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confederate with (someone or something)

To unite or work together with someone or something. Those two groups confederated with each other to form this proposal.
See also: confederate
Farlex Dictionary of Idioms. © 2022 Farlex, Inc, all rights reserved.

confederate with someone or something

to organize, join, or unite with someone or a group. A number of states confederated with one another and formed a loose association. I confederated with the neighbors and we filed a joint complaint.
See also: confederate
McGraw-Hill Dictionary of American Idioms and Phrasal Verbs. © 2002 by The McGraw-Hill Companies, Inc.
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References in periodicals archive ?
After the tight link between bank note prices and Confederate currency was broken, the relative values of Confederate currency and bank notes would, according to our argument, depend on expectations concerning the fate of the Confederacy.
The soldiers who executed the plan only knew that they were attacking the confederates and the mission was dangerous.
During experimental phases, participants and confederates could only interact by placing pieces in each other's puzzles.
The flag we know today as the Confederate flag wasn't actually the official flag of the Confederacy but a battle flag carried by rebel soldiers during the Civil War (see box, p.
In Columbia, South Carolina, mobs of people fervently chanted "Take it down," while state lawmakers voted to open debate on the issue of removing the Confederate flag from the State House.
George Sheldon documents mistreatment of Confederate dead.
Most researchers had used compliance of individuals to an actual request by confederates with different hair color, for example, by asking for money or for a ride.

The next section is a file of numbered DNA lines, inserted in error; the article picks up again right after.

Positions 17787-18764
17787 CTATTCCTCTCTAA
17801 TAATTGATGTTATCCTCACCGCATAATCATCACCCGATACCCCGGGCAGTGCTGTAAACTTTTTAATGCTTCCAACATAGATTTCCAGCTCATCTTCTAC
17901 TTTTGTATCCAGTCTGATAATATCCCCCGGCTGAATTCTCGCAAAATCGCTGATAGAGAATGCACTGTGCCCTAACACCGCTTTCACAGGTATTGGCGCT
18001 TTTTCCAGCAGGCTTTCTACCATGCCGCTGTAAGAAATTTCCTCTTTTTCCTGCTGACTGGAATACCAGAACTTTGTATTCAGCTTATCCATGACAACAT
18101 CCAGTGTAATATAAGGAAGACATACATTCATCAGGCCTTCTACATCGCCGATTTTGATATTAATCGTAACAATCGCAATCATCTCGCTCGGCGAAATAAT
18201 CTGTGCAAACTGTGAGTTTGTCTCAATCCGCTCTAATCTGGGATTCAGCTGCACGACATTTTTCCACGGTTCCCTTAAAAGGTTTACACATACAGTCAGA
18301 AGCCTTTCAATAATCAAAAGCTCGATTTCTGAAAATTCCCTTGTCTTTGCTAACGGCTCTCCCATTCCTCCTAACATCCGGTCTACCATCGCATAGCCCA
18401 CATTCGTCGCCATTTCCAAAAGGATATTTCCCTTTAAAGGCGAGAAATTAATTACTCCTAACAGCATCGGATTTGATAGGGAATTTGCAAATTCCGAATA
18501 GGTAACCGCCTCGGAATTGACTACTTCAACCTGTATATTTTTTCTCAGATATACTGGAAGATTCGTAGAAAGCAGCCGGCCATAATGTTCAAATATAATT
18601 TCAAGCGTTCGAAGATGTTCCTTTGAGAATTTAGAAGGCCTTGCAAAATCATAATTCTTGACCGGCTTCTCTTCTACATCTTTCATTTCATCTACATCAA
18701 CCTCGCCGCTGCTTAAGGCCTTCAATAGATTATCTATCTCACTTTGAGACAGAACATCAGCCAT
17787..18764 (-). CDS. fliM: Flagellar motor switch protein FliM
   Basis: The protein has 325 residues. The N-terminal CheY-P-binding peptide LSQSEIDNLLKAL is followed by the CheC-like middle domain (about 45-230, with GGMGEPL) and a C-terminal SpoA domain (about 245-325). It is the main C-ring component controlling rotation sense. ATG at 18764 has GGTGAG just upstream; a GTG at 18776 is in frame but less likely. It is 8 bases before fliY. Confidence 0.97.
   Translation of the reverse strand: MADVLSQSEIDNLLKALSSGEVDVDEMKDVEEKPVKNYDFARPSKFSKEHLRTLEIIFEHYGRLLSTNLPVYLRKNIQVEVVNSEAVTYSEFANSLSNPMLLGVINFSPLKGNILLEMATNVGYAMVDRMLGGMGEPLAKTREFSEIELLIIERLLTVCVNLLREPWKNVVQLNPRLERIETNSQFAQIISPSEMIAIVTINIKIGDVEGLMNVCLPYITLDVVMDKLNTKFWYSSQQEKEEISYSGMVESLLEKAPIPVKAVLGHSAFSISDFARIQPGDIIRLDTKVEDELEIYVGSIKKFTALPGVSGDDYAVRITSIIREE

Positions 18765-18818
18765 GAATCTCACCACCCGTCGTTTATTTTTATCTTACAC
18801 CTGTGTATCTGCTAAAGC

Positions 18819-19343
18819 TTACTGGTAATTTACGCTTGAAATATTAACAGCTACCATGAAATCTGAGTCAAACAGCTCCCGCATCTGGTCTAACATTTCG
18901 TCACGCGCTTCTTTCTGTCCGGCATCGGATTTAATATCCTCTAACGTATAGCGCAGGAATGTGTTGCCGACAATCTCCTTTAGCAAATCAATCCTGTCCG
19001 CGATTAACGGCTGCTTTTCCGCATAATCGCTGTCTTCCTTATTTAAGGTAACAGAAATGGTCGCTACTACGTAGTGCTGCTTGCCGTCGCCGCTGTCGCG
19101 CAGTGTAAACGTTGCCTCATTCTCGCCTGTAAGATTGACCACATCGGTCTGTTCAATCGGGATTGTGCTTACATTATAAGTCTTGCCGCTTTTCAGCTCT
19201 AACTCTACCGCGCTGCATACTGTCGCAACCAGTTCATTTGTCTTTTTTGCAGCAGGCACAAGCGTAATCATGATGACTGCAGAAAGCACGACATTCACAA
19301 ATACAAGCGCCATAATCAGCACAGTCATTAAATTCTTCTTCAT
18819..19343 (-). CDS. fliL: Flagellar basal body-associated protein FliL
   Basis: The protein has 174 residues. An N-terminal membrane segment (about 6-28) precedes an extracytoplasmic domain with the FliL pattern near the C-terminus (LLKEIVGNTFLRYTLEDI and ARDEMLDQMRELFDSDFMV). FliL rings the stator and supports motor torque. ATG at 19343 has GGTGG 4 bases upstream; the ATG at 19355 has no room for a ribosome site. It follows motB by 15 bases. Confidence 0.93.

In the present study, female confederates wearing blond, brown or dark colored wigs solicited large sample sizes of male and female pedestrians for a donation in the context of a fundraising drive.
Before Jordan published his book on Black Confederates in.
As Sheehan-Dean shows, Confederates were always in the act of remaking their identities as Virginians and Confederates.
As it turns out, my hairline comes from a Scots-Irish family named Campbell, the Confederates of my title.
As one Confederate monument after another has come under attack--with several being vandalized or destroyed--by the communist "Antifa" crowd, anyone who comes forward, in any way, to defend either the monuments or the memories of the men they represent is labeled a Nazi.
A nationwide discussion regarding the removal of Confederate monuments has been ongoing since mass shooter Dylann Roof killed nine black people in a Charleston, South Carolina, church in 2015.
The author of this study has written a well-researched analysis of the Confederate government's policy of slave impressment in Virginia and North Carolina during the Civil War.
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